So where is the signal?

We often find ‘the signal in the data’ by looking at the outlier events – those rare incidents far outside of the standard deviation.

From the little data we have, there is one significant outlier event: the AU final. This is the event I most want to investigate because that’s probably where the signal is in the data. Especially, since it is a positive deviation (a big audience number).

For events based businesses like RA and live sports broadcasters, they should consider, is there a signal from the outlier event where 400,000 Australian viewers watched the AU final?

I think the AU final is a signal. It says, AU is where the greatest potential for Australian audience growth is.

If you remove the outliers you may remove the signal.

Super Rugby AU thrashes the Trans-Tasman competition in rugby's ratings war

Hey Conor, thanks for your thoughtful response.

Of course, we should keep playing the kiwis. We agree on that.

We disagree on what the potential of AU is for Australian rugby. What could it become in 5 or 10 years? I think, really important.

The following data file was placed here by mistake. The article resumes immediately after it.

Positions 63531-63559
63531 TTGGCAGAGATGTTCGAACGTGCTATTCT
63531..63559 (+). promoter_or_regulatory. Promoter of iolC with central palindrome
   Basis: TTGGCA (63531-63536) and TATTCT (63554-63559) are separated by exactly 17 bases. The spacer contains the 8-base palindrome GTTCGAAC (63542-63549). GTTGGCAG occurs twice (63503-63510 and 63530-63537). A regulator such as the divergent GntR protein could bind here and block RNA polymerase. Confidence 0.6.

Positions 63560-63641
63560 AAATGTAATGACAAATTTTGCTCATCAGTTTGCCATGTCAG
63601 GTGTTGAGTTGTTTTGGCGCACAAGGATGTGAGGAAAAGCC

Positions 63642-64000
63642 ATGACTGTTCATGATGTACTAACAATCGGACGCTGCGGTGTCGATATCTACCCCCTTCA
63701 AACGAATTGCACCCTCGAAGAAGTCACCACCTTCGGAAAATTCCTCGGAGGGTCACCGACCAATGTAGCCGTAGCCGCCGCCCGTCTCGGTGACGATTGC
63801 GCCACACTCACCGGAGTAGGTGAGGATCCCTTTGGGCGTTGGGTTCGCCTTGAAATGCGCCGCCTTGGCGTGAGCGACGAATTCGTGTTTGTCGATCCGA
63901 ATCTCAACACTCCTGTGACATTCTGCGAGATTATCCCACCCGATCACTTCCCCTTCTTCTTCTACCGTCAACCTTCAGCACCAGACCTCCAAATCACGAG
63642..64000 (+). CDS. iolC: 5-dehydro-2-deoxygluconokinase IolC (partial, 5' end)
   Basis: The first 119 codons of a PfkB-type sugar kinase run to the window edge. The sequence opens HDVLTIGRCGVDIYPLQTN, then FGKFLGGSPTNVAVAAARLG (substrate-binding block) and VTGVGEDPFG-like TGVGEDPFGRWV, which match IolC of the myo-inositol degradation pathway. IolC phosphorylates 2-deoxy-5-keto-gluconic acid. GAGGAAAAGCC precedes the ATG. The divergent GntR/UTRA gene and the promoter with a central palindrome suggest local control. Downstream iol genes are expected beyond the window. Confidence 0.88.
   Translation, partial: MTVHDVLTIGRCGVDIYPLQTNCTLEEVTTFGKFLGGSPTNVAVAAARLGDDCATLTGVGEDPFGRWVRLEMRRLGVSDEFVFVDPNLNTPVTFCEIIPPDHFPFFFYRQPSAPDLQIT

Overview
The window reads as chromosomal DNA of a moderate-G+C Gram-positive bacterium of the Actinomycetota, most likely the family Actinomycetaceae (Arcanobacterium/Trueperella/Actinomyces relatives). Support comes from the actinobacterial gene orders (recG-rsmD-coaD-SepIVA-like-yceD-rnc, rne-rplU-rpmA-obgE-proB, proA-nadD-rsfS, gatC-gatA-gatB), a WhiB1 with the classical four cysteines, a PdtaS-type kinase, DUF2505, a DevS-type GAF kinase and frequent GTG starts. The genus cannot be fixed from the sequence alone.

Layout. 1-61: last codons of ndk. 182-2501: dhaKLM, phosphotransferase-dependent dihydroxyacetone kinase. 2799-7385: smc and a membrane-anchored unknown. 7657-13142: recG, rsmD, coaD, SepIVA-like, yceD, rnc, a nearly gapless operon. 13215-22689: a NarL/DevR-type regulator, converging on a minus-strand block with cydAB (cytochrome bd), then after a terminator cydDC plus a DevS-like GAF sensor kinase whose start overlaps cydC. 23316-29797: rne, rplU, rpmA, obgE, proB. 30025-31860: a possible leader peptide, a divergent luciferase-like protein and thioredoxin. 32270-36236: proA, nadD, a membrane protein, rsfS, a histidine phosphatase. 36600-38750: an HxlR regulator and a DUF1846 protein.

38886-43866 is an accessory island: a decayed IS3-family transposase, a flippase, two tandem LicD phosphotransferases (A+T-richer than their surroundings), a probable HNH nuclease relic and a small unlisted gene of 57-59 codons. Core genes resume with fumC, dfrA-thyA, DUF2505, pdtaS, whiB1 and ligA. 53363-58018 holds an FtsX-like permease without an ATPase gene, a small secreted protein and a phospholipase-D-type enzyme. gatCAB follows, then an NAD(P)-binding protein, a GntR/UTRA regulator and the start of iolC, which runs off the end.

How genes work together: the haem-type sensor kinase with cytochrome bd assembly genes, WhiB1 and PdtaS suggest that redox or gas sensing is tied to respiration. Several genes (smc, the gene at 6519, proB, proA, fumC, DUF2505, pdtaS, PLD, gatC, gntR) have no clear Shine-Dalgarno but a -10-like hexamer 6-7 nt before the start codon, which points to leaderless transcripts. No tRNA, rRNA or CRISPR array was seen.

There’s a few comments now that it’s not valid to cherry pick the finals for comparison. I’ve given that some more thought, and I’m going to reply as general comment to everybody.

Super Rugby AU thrashes the Trans-Tasman competition in rugby's ratings war

AndyS,

We look at individual games because rugby, and live broadcast media, are both events businesses.

Look at something like State of Origin, or AFL Grand Final, these are big events. The big events are what bring massive Australian audiences and spike revenue for commercial partners beyond the predictable round robin.

Rugby used to posit test matches, and then the Bledisloe Cup, as equivalent events. And that’s where most of the broadcast value was for News Corp. SR was more of a way to spend the money!

Anyway, achieving 400,000 Australian viewers for the SR AU final shows, something of significant broadcast value is brewing for RA and Nine. Comparing the finals figures illustrates that.

Super Rugby AU thrashes the Trans-Tasman competition in rugby's ratings war